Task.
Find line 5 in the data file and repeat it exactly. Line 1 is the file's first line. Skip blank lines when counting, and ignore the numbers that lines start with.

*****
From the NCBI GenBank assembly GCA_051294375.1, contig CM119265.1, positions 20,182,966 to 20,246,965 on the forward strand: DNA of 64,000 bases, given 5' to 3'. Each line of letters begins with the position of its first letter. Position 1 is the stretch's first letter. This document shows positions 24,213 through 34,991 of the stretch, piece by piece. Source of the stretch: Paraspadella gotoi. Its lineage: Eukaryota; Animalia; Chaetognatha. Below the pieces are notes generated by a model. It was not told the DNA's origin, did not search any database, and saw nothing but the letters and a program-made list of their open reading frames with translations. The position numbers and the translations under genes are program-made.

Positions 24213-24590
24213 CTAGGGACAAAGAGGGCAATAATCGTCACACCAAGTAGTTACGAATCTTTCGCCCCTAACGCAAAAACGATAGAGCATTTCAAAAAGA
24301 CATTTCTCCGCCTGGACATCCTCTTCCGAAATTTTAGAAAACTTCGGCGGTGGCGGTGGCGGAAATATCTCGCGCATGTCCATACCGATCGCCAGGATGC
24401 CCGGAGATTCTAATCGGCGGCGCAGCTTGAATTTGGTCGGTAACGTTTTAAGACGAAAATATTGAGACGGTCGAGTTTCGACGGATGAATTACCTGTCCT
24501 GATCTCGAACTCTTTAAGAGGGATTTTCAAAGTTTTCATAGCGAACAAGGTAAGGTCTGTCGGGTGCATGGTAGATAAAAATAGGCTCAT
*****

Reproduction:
24401 CCGGAGATTCTAATCGGCGGCGCAGCTTGAATTTGGTCGGTAACGTTTTAAGACGAAAATATTGAGACGGTCGAGTTTCGACGGATGAATTACCTGTCCT